“Here we found men, women and a child”, clinging to his mother, breathes Ignacio Lorenzo, 70-year-old archaeologist, meticulously exhuming the last skeletons from a mass grave opened in recent months in the cemetery of this village of Aragon (north).

“Their crime was to have voted for left-wing parties or to be unionized,” he continues.

A “systematic repression of the population” by the nationalist camp of General Franco which resulted, according to the testimonies of survivors, in the execution at the start of the conflict of 350 people in this commune then having 3,000 inhabitants.

The grandparents of the famous Spanish singer Joan Manuel Serrat were among them.

Ignacio Lorenzo and his team have so far found more than 90 missing Republicans in the cemetery, some with their hands and feet tied, others with signs of torture. Others could have been buried, according to him, under vaults built after the Civil War, which now makes them inaccessible.

According to the British historian Paul Preston, author of “The Spanish Holocaust”, 200,000 people were executed behind the front during this conflict: 150,000 in the Franco zone and 50,000 in the Republican zone.

And “there are still 114,000 missing”, mostly Republicans, Socialist Prime Minister Pedro Sanchez recalled on Tuesday, defending his “democratic memory” bill which must be voted on at first reading Thursday by the deputies and which is for the first time of the search for the disappeared a “State responsibility”.

According to Mr. Sanchez, Spain is “after Cambodia, the country in the world with the most missing”.

– Physical and mental border –

Passed into the hands of Franco’s troops shortly after his 1936 coup d’etat, Belchite was taken over by the Republicans a year later after a battle that left more than 5,000 dead and completely destroyed the village.

A two-week siege followed by republican reprisals, as evidenced by inscriptions on gravestones in the cemetery: “murdered by the reds”, “murdered by the enemies of God and of Spain”.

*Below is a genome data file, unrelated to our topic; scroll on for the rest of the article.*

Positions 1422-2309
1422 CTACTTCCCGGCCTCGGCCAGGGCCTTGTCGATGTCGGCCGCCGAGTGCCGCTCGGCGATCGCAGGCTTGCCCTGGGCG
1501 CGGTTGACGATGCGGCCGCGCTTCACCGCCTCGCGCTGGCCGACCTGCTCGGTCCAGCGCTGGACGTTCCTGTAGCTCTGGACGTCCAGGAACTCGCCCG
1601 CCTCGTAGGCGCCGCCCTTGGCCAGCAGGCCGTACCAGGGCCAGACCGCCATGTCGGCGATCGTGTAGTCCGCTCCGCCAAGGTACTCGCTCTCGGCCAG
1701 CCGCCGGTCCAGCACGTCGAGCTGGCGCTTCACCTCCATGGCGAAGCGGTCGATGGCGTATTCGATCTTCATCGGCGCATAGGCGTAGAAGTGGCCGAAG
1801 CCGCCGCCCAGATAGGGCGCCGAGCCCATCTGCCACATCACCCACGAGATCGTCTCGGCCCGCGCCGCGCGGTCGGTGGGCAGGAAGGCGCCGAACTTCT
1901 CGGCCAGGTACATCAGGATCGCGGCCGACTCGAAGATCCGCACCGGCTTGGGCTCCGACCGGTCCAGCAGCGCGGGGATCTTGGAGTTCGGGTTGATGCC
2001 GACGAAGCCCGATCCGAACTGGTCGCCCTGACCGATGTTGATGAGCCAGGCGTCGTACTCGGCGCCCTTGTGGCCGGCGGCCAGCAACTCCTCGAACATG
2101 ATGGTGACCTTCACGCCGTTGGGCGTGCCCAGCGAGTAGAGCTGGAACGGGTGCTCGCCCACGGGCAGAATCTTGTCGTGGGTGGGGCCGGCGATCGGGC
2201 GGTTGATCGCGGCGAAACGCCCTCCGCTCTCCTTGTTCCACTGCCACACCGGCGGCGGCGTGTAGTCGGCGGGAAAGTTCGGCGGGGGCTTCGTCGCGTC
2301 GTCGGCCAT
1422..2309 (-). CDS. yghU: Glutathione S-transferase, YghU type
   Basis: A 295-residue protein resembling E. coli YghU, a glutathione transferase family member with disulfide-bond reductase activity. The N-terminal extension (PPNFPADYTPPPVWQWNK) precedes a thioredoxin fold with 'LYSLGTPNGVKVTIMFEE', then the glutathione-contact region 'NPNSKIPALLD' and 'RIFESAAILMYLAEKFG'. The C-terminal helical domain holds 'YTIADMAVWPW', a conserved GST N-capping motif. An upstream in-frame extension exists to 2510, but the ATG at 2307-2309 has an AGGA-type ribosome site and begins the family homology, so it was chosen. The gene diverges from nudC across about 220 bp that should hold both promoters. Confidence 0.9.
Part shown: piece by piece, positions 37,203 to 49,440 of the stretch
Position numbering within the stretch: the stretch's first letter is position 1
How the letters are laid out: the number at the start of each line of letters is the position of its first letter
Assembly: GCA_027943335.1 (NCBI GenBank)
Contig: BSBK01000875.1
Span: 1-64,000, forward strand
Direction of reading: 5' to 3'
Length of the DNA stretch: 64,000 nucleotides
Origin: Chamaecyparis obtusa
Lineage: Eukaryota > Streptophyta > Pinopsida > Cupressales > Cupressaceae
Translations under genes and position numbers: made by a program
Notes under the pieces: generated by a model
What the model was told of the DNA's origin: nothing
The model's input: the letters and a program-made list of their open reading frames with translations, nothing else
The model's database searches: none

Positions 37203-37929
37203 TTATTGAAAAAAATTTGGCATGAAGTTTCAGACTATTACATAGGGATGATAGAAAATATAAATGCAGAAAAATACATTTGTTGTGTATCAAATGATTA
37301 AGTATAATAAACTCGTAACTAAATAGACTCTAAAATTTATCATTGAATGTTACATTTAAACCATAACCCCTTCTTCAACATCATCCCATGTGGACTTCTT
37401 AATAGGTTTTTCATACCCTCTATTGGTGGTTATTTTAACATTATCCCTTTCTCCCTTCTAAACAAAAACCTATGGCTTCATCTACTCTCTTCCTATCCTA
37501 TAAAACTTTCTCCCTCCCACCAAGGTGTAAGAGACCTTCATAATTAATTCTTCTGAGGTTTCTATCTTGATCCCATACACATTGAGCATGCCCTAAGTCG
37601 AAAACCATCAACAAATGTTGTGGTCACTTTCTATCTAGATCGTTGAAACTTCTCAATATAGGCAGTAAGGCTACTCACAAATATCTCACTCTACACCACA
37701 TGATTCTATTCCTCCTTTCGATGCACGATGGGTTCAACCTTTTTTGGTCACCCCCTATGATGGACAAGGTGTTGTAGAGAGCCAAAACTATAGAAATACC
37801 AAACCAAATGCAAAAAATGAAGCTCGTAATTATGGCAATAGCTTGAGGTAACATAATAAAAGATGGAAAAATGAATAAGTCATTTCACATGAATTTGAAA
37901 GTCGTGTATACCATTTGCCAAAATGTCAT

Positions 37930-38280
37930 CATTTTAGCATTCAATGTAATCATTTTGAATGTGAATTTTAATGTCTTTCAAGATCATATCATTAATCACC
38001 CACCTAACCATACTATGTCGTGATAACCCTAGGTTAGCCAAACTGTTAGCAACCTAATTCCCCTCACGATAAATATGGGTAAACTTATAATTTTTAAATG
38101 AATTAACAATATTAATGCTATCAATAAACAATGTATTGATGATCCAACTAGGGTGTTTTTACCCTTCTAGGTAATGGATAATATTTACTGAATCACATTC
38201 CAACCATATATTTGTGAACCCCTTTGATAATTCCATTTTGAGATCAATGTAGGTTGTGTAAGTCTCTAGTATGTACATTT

After his definitive victory in 1939, Franco decided to keep the ruins as they were, to use them as an element of anti-republican propaganda and had a new village built right next to it.

The two Belchites are separated by a door which is only open during guided tours and which marks a physical and mental boundary.

“A break took place after the Civil War, the past was left there” in the old village, explains Mari Angeles Lafoz, socialist municipal councilor.

Born in the “Vieux Belchite” in 1946, in one of the few houses still standing, Domingo Serrano, mayor of the village from 1983 to 2003, endeavored during his mandate to save what remained of the old village. . But without real means.

“We let it decline (…) as if we had thought it was better to forget it”, regrets the former mayor, for whom the seven million euros recently promised by the government of left for a project still to be defined, arrive “40 years late”.

– The past, a “sensitive” question –

Belchite is a “Spanish Pompeii”, visited by 40,000 people in 2019 before the pandemic, explains archaeologist Alfonso Fanjul, 48, because it remained frozen like the Roman city buried in the year 79 by the eruption of Vesuvius.

President of the Spanish Association of Military Archaeology, he leads a team of volunteers from around the world who clean and restore the original cobblestones of the old village.

“It really is one of the few places in the world that reminds you so starkly” of what happened within its walls, insists one of the volunteers, Ellie Tornquist, a 24-year-old American student from Chicago.

If the past is omnipresent in Belchite, it is especially difficult to digest as in other parts of the country where after the war, victims, executioners and their descendants sometimes continued to live side by side.

The memory of the Civil War still strongly divides Spain, the left wishing to rehabilitate the Republican victims while the right accuses it of wanting to reopen the wounds of the past.

The Civil War is “a very sensitive issue”, admits Mayor Carmelo Pérez, elected from the Popular Party (right). But “Belchite is a unique place in Spain” to which “we can” still “give back its dignity” and make it a place of peace, he insists.